Citizens of Somewhere Else draws on McCall's own expertise and that of major 20th century critics such as F.W. Dupee and F.O. Matthiessen--and it draws a pointed bead on more recent criticism from the post-modern, post-Freudian schools. McCall has little patience for psycho-babble from critics with a political ax to grind.
"Their political agenda controls everything," he said. "Now if you believe the literary critics, up means down, yes means no, you turn the text inside out. And these aren't just weird little people in obscure journals, they're anthologized all over the place."
McCall's own "agenda" is to stay focused on the author's intent, not what baggage critics bring to the text. This in part accounts for the deliberately conversational tone of the book.
"I want to reach anybody who loves literature. Maybe my tone is too chatty. My voice on the page is my voice in the classroom, that's the way I teach; you don't have to learn some new abstruse vocabulary. So I guess [the way I wrote the book] is a political gesture. It's meant to challenge...the modish modern critics."
Now, there's a chance McCall was misquoted. After all, the author of the profile, Franklin Crawford, misquotes his reading from "The Custom-House"--"As an accomplished orator, McCall still has plenty of flint in his hammer and he recites, with an undulating cadence, the melancholy passage from Hawthorne's preface : '"I am a citizen of somewhere else, I dwell in the realm of quiet..."'"--so there's a chance he got the above quotation wrong, too (it's not a good sign that he needed to insert both a bracketed clarifying paraphrase and an ellipsis to indicate he skipped some of McCall's words). But assuming Crawford at least got the gist of it right, I want to respond to it here today.
As I am trying to reach multiple audiences with this blog, within and outside the academy, I'm also going for a "deliberately conversational," even "chatty" tone, drawing on my years of teaching of Hawthorne and other authors, and prioritizing close readings of individual passages and intertextual relations between authors and texts here. So I have a lot in common with McCall's approach in his book. But I don't see the need to diss "modish modern critics" "with a political ax to grind" while doing my thing. Like Hawthorne in "The Custom-House," McCall here identifies the political with the guillotine in order to differentiate his project from it. Unlike Hawthorne in the preface to the second edition of The Scarlet Letter, McCall admits this move has a politics to it, calling the style of Citizens of Somewhere Else "a political gesture." This blog--and my book project--definitely has a politics, as well, but I'm going to avoid the kinds of cross-generational jostling you can see in McCall's rhetoric (not to mention the fallout from Alan Wolfe's 2003 "Anti-American Studies" TNR essay, which even Leo Marx joined in on). There's good and bad in any critic's work, much less any generation's, and having a chance to examine the ways in which Hawthorne's critics have read race in his works from the 1850s on hopefully gives me some perspective.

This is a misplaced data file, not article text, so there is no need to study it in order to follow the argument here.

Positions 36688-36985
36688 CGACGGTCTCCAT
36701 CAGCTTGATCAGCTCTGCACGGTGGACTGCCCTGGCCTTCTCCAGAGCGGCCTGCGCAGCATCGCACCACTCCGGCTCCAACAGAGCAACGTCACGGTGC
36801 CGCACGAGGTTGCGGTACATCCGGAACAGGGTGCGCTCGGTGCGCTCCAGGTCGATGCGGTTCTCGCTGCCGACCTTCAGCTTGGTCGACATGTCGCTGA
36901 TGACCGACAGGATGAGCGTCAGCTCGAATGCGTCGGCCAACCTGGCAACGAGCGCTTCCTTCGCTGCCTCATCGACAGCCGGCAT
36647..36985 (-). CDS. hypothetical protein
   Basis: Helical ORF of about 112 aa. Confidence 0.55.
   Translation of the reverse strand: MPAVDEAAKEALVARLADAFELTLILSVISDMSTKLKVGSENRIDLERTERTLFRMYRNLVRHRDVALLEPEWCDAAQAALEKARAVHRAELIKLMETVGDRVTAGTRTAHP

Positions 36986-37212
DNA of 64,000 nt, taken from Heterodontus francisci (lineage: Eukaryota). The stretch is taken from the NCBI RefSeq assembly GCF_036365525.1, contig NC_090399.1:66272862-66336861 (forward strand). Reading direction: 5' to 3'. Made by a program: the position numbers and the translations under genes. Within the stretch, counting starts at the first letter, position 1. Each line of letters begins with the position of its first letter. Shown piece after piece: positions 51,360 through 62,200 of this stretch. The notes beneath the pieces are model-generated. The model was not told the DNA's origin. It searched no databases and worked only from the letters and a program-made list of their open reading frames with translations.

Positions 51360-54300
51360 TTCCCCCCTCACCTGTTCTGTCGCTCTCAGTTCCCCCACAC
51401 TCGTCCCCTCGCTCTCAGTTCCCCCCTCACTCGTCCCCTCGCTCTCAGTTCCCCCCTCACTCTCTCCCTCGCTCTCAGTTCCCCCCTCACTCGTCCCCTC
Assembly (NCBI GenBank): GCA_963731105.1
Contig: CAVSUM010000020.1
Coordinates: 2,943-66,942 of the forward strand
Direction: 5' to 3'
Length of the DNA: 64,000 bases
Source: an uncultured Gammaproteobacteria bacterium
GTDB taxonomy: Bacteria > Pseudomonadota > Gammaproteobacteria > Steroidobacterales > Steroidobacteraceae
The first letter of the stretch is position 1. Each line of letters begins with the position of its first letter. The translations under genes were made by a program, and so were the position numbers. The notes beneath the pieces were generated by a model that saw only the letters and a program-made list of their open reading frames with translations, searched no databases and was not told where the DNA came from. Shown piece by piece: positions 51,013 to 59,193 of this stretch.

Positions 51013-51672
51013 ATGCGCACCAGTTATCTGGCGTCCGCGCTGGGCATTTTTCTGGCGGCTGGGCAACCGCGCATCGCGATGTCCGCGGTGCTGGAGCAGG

Now, if you go back and read my earlier posts on "The Custom-House," you'll see that I agree with McCall to a perhaps surprising extent when he argues that Hawthorne and James "defined themselves as living to some extent in the land of writing itself, the foster home of the imagination" (175) and that both made "a heroic effort to locate some America, some New-Found-Land whose spokesmen they so wanted to be" (185). Next Monday I'll explore in more detail McCall's reading of Hawthorne's "citizen of somewhere else" passage and its connection with other significant moments in his book. Then I'll turn to Lauren Berlant's The Anatomy of National Fantasy and suggest that there are more correspondences between their readings of "citizen of somewhere else" than Crawford's profile of McCall might lead you to believe.